Deniz Cengiz was born and raised by her sports-minded family in Ankara, Turkey. Her father, an Olympic-level wrestler and coach for the Turkish Cyprus National Wrestling Team, and her mother, a social science teacher, were both avid supporters of athletics. Sport was a part of her family’s DNA; as a result, Deniz was exposed to a number of different sports throughout her childhood – including ice-skating, basketball, and volleyball. She loved and played them all…until she saw her first rowing event on television. Watching the Olympic rowers move in unison across the water caused her heart to skip a beat. She knew at that moment, rowing was the sport for her.
Despite the lack of teams and competition available for girls in Turkey, Deniz pursued her dreams to row. She was a natural. She quickly discovered her own physical prowess in the boat and her instinctive leadership qualities. As the selected team captain, she had to learn early how to hold people accountable while also being a respected and likeable teammate. This helped Deniz formulate her leadership style, which has proven to be quite persuasive in her current line of work.
In addition to rowing, Deniz was heavily involved in volunteer work. As a high school student, Deniz began tutoring orphans. Her passions for underserved populations eventually led to her current position with the Turkish Football Federation as a Grassroots Program Development Officer for disadvantaged youth and persons with disabilities.
“There is something inside of me. I can’t explain it. All of my life, I have wanted to volunteer to help underserved children. The idea of volunteering is not something that is done in my family or that is inherent to our culture. I never dreamed that my passion to help others could become a professional career for me. But I am so happy to be living out my dreams.”
As the Grassroots Program Development Officer, Deniz organizes soccer tournaments and leagues, which include persons who are deaf, blind, or have physical or mental disabilities as well as juvenile prisoners, orphans, and at-risk youth. In just five short years, Deniz has organized 60 soccer events in 45 Turkish provinces and on average, serves more than 60,000 people per year.
Despite Deniz’s unbelievable success, she still believes there is work to be done. “Sport gives people hope. It has amazing, life-changing power. And yes, I have reached a lot of people. But there are 8 million disabled people in Turkey. This is a huge number, so really, my work is just beginning.”
Dima Alardah was the youngest of five siblings — three sisters and two brothers — all raised under one roof by their mother and father in Amman, Jordan. As the youngest, Dima had big shoes to fill. Her older brothers grew up to become doctors and accountants; and her sisters, lawyers and engineers. Her father, who was also an engineer, made education one of the highest family priorities and it shows in the occupations chosen by his children.
Dima, who was smart and hardworking like her siblings, valued school but unlike her siblings, also took a keen interest in sport. “My family was so surprised that I liked sports. No one in my family plays anything. But me, I play everything! I started out in gymnastics, then basketball, and ultimately found my love with badminton. Although my family didn’t always understand it, they were enthusiastic and supportive, and they were always proud of me.” As a result, Dima was able to achieve a spot on the national team and later became a professional badminton player.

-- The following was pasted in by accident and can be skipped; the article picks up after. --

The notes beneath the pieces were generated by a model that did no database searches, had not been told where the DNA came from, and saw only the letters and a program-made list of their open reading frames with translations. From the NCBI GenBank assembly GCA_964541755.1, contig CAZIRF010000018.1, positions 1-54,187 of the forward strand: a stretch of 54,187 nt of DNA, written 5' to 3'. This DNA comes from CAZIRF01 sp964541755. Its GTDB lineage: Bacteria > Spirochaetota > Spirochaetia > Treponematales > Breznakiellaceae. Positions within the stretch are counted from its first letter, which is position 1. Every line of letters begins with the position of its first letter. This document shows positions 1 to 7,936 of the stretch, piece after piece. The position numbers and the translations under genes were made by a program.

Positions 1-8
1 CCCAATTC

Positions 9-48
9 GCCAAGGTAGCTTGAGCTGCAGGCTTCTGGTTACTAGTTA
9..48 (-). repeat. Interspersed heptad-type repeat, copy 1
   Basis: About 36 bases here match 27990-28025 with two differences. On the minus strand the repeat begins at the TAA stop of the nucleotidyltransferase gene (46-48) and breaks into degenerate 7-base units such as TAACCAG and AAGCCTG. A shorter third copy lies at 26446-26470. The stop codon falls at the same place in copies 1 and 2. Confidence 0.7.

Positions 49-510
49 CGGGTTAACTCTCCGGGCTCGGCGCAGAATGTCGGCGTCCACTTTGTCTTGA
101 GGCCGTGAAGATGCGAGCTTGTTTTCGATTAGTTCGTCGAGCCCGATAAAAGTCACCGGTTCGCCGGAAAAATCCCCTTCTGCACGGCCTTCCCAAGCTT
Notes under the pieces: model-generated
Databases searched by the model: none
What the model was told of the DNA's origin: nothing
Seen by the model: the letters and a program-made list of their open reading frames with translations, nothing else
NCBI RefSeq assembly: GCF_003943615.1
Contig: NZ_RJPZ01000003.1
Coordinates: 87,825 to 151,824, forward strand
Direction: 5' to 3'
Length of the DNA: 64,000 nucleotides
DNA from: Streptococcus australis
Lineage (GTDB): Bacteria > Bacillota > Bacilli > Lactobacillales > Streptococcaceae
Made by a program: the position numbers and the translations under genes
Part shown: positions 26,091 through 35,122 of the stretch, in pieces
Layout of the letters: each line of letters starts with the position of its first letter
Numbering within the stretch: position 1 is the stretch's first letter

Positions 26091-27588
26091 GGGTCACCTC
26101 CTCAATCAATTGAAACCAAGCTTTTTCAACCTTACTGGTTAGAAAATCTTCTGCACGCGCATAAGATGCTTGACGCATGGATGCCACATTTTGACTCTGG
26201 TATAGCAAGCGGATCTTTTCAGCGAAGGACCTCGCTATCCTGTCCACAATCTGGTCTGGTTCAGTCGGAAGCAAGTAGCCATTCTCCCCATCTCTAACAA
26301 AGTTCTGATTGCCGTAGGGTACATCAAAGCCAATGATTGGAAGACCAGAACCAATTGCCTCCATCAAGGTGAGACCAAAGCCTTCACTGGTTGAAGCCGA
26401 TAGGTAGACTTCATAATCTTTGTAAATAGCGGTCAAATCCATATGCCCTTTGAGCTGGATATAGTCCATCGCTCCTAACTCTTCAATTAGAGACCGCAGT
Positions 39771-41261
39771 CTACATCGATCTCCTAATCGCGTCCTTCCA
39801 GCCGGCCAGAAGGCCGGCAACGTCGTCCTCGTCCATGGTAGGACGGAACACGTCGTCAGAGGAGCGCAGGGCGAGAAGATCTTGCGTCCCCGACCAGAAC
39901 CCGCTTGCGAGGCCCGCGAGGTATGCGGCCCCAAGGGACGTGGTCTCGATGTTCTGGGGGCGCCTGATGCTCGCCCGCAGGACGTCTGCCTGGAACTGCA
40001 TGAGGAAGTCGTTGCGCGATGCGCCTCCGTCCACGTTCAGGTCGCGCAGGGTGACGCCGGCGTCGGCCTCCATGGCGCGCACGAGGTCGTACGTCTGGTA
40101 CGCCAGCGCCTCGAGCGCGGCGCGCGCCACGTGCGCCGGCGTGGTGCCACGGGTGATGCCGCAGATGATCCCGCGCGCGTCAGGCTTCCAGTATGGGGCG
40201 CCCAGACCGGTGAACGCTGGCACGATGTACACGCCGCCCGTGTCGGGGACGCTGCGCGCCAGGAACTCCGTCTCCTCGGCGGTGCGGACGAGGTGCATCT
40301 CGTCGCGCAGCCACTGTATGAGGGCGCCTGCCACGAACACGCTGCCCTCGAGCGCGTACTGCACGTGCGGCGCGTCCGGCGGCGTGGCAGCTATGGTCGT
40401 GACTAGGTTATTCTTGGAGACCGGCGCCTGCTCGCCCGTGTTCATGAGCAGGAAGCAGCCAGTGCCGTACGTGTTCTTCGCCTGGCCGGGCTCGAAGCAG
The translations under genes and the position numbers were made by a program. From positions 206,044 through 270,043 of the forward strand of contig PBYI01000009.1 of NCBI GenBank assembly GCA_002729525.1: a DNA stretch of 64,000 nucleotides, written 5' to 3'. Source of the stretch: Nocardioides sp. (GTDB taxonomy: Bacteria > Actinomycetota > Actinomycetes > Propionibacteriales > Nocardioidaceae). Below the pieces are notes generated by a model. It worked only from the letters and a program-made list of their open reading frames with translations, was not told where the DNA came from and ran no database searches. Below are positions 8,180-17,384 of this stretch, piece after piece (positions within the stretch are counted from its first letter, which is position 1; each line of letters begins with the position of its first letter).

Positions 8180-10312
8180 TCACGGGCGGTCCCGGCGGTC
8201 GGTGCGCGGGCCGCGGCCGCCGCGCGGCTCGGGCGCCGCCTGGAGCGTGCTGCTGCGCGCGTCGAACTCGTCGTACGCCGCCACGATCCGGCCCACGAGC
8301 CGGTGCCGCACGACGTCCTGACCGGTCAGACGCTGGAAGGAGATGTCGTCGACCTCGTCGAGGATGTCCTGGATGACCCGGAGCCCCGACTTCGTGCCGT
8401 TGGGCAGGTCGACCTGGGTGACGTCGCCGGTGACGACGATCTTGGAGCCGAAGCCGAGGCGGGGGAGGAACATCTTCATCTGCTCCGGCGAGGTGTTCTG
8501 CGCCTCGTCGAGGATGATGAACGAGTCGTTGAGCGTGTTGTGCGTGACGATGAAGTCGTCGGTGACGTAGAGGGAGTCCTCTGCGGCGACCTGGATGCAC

While achieving her goals on the court, Dima also excelled in the classroom. She passed the university exam that allowed her to pursue an architecture degree program. Although most people consider this program very difficult, Dima found it rather easy. She credits her badminton training for teaching her how to be disciplined and manage her time, which allowed her to stay focused on her academic goals. “I learned a lot by playing badminton. I learned how to have goals and achieve them. I learned that nothing is achieved without hard work. I learned to never give up. You just have to keep going until you reach your goals. Sports taught me that.”
After university, Dima graduated with an architecture degree and worked in the field for two years while continuing to play professional badminton. It became increasingly obvious to Dima that architecture was not her first love; and despite a well-paying job, she left the field to open her own badminton academy. SHUTTLERS is the first badminton academy in the Middle East—owned and operated by Dima—a twenty-seven year old female. The academy was established in February 2012 and now serves more than 300 participants, both males and females.
In addition to her academy, Dima is also now one of the head sports trainers for the Norwegian Refugee Council (NRC). The NRC is working in Jordan to aid tens of thousands of refugees that have fled Syria since 2011. As a sports trainer, Dima works to create unique sports and outreach opportunities for Syrian refugees living in tent camps on the Jordanian border. In addition to teaching sports, Dima also conducts trainings on peacebuilding and conflict resolution. Her ultimate goal in the camps is to use sport to empower girls and women, support them as they overcome obstacles, and teach valuable life lessons like teamwork, cooperation, and respect.